We spent the 2022 offseason requesting publicly available coaching contracts to compile a one-stop source for head coach compensation and contract information. We requested contracts for all Power Five institutions, including those EAGL schools that will compete in the ACC in 2024*. Some interesting trends emerged, so we put our data editors to the task of analyzing the numbers.
One thing that is clear at a glance is that some very high-performing coaches are paid less than their peers. We dove into coach compensation versus team performance to illustrate who seems to be underpaid.
We ranked coaches by salary and compared those findings to the final 2022 team rankings. A positive number in the Difference column indicates a higher salary ranking relative to the team’s 2022 finish, while a negative number illustrates a lower salary ranking than team finish. Roughly, a positive number points to pay higher than performance while a negative number points to a coach whose team performs above their pay. A zero indicates that the salary ranking and 2022 ranking were equal.
Coaches below are listed in order of salary rank, with K.J. Kindler having the highest pay and Mike Rowe the lowest.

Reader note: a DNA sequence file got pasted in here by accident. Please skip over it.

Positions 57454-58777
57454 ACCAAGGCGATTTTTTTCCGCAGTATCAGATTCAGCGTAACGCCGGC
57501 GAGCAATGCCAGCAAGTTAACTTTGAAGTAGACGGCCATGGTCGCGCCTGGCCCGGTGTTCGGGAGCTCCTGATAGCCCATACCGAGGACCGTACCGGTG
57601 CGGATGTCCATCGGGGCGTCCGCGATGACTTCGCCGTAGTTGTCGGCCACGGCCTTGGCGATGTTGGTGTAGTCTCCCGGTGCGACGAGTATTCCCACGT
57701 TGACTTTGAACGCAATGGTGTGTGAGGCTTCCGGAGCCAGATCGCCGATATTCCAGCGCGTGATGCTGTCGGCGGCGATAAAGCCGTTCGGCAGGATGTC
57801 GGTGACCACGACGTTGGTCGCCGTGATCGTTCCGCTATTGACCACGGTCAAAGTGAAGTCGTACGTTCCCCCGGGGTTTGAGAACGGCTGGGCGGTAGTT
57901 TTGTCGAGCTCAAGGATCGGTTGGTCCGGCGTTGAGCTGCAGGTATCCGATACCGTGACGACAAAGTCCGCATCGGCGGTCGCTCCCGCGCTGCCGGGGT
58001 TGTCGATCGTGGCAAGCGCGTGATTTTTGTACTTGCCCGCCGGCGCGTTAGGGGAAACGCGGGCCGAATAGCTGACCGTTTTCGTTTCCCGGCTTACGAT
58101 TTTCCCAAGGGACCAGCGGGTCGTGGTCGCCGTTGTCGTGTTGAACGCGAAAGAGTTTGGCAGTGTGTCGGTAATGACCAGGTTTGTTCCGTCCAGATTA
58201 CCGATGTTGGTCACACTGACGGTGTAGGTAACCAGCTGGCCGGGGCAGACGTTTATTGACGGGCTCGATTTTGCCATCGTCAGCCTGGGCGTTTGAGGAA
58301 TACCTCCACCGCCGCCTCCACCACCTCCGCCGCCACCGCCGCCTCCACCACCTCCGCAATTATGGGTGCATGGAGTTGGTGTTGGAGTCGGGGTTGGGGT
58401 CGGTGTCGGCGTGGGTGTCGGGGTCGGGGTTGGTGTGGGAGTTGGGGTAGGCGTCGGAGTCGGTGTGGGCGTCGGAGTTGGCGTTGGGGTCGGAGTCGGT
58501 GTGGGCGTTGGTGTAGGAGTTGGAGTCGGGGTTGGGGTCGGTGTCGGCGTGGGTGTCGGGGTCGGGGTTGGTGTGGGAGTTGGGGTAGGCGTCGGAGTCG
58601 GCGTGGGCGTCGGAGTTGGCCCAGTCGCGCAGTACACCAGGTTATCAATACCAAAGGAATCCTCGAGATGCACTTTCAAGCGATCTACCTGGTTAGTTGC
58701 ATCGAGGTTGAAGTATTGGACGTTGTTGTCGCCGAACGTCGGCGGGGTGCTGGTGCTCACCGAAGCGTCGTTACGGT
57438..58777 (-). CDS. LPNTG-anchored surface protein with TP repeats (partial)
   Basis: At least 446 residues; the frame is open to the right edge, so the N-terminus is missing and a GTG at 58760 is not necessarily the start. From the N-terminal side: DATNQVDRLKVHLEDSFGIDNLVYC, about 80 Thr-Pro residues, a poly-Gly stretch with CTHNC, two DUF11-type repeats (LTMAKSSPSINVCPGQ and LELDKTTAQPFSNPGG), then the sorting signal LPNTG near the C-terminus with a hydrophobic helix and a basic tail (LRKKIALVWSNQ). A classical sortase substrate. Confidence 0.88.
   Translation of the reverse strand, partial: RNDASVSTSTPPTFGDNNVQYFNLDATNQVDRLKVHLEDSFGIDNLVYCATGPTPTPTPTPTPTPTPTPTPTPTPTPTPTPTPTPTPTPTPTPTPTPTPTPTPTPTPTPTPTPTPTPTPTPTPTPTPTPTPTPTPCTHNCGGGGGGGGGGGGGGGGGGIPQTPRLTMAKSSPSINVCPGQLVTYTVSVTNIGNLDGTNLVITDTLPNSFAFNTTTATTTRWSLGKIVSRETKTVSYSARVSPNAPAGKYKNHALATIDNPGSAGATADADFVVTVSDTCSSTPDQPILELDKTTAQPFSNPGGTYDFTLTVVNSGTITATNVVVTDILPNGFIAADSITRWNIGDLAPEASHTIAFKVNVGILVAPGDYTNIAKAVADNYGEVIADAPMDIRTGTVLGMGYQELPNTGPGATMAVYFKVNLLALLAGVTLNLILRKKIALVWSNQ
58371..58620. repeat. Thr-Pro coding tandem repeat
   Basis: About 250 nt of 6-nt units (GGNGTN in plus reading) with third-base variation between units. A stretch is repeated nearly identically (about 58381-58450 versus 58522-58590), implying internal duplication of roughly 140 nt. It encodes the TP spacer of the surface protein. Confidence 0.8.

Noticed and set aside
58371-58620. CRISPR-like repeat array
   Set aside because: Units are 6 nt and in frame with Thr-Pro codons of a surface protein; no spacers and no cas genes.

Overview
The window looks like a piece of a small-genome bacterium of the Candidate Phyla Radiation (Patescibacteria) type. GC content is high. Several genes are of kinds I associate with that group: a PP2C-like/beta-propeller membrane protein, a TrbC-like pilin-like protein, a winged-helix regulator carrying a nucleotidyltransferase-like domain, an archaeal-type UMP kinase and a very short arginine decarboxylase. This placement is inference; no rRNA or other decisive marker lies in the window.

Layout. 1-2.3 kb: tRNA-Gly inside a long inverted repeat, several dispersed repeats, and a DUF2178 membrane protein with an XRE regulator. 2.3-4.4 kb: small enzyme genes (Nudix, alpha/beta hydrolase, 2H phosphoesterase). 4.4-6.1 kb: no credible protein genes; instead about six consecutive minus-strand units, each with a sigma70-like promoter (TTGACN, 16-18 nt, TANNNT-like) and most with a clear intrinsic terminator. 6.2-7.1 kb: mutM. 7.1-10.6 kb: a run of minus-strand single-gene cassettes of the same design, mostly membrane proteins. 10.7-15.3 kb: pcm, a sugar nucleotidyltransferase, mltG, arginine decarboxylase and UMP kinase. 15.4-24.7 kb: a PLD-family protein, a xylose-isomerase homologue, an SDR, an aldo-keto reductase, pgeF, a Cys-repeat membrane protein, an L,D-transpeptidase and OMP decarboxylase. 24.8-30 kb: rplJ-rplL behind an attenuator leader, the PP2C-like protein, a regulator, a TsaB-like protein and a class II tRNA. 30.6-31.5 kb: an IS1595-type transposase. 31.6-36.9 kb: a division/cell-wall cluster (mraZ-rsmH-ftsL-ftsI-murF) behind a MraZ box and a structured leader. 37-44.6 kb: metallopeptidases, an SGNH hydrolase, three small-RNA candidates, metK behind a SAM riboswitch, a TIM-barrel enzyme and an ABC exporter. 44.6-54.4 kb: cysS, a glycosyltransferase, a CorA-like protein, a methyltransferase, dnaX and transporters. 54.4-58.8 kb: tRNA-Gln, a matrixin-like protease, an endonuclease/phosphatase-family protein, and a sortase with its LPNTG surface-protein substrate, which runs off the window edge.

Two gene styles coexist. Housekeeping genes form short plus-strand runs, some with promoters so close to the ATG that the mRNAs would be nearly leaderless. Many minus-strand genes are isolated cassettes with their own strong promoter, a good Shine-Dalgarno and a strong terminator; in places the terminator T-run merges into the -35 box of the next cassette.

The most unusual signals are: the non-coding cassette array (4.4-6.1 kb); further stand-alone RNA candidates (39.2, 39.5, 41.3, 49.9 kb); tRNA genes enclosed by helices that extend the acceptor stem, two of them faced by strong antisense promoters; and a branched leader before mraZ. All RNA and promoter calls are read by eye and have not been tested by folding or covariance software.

What is immediately clear is that Kindler’s high compensation has paid off, and in 2022 Auburn’s performance lived up to Jeff Graba’s pay. Some of the seemingly overpaid coaches have simply been with their teams a long time, and that long tenure can explain some of the high pay; Tanya Chapilin and Larissa Libby fit that bill. In other cases, the high pay relative to performance seems to indicate high expectations for new or program legacy coaches. Umme Salim-Beasley, Heather Brink, Danna Durante, Jay Clark and Courtney Kupets Carter are in that category.
On the other end of the spectrum, some coaches seem to be paid relatively little given their teams’ successes. Jenny Hansen, Shannon Welker and Rowe immediately stand out. For Welker and Rowe, that could be due to very recent success. We can expect to see salary bumps for both with their next extensions. Hanson’s pay, given that note, is the biggest anomaly. Given Minnesota’s success over the past four seasons and semi-regular nationals appearances under Hanson’s tenure, her salary is incongruous with her peers.
We did not take cost of living into consideration when looking at these rankings, which could explain some anomalies. Living in Los Angeles is demonstrably more expensive than living in Iowa City, something to keep in mind when looking at this data.
*Note that we do not have specific benefit potential information for Ashley Johnston, Jordyn Wieber, Courtney Kupets-Carter and Mike Rowe. The state of Pennsylvania exempts its universities from sunshine laws so we have no data for Penn State or Pittsburgh. We also do not have data for Denver or Stanford since they are private institutions. California has not responded to our public information request.
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Article by Emily Minehart; data analysis by Mariah Dawson
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